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Publication numberUS4370458 A
Publication typeGrant
Application numberUS 05/954,021
Publication dateJan 25, 1983
Filing dateOct 23, 1978
Priority dateJul 6, 1976
Also published asCA1087799A1, DE2630262A1, DE2630262C2
Publication number05954021, 954021, US 4370458 A, US 4370458A, US-A-4370458, US4370458 A, US4370458A
InventorsJurgen Falbe, Peter Schneller, Wolfgang Payer, Ingrid Forster, Boy Cornils, Hans-Walter Birnkraut, Siegfried Lutze, Karl Otterbein
Original AssigneeRuhrchemie Ag
Export CitationBiBTeX, EndNote, RefMan
External Links: USPTO, USPTO Assignment, Espacenet
Process for the manufacture of polyolefins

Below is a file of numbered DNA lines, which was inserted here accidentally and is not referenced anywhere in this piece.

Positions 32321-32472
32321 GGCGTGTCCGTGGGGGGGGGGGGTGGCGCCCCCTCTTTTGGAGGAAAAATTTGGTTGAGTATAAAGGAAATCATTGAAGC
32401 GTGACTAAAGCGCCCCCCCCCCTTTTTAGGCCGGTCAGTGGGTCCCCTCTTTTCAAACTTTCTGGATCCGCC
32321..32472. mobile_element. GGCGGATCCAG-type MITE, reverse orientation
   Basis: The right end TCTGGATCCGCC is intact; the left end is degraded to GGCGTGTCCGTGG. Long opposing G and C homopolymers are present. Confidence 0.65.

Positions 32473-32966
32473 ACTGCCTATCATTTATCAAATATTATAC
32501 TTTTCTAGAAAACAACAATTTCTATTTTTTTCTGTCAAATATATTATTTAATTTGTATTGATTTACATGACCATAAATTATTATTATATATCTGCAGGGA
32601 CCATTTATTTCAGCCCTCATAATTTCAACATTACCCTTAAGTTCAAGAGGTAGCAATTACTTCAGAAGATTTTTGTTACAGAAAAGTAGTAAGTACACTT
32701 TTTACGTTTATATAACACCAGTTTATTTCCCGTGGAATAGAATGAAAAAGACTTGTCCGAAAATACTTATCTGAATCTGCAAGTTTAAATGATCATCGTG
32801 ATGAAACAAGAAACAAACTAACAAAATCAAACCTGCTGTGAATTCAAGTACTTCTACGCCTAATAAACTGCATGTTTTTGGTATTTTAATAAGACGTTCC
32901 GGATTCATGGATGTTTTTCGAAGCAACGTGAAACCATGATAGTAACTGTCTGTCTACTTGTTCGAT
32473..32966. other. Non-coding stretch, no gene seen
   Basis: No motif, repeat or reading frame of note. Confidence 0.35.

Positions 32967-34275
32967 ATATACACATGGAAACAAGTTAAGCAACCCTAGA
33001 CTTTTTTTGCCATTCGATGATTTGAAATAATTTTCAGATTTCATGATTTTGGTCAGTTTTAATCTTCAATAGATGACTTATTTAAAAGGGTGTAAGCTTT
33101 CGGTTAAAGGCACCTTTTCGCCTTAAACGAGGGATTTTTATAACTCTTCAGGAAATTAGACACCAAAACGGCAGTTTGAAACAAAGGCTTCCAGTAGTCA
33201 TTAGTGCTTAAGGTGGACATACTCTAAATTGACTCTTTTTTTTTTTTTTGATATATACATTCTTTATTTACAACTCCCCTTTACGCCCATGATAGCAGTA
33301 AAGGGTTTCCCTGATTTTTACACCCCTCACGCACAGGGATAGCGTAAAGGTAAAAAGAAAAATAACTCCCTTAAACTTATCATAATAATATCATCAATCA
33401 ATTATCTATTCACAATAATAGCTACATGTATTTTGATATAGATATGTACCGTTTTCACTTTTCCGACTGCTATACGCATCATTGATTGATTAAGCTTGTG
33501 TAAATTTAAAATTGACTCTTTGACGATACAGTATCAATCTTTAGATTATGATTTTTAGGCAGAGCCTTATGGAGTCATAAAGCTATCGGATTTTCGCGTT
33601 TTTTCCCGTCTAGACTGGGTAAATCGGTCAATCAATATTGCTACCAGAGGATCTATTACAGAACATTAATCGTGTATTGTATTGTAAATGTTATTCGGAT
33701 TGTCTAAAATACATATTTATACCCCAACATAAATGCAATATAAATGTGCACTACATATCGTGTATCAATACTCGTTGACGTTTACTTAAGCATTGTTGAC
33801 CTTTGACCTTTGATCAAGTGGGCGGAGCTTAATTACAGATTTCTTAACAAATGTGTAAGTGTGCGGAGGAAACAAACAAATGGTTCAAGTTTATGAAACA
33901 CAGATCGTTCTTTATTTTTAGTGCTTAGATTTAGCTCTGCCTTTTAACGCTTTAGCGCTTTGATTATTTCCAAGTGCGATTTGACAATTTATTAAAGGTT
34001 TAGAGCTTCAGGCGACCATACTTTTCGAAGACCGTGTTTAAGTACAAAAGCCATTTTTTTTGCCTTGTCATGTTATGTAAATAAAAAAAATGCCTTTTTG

US 4370458 A
Abstract
An improvement in a process for the preparation of an ethylene homopolymer or a copolymer of ethylene with an α-olefin containing 3 to 15 carbon atoms by contacting the monomer or mixture of monomers in solution, suspension or in gas phase at 20 to 250 C. at a pressure of 1 to 50 bar with a mixed catalyst comprising a chlorine containing titanium (III) compound and an organoaluminum compound in the presence of hydrogen, the improvement residing in employing as the organoaluminum compound a trialkylaluminum compound in an amount of 0.1 to 20 mol per mol titanium (III) compound and including in the polymerization mixture oxygen at a concentration of 0.001 to 0.1 volume percent based upon the amount of ethylene. By carrying out the polymerization by including oxygen in the polymerization reaction mixture and employing trialkylaluminum compound as the organoaluminum compound the mean molecular weight of the polymer can be regulated while obtaining a desired molecular weight distribution.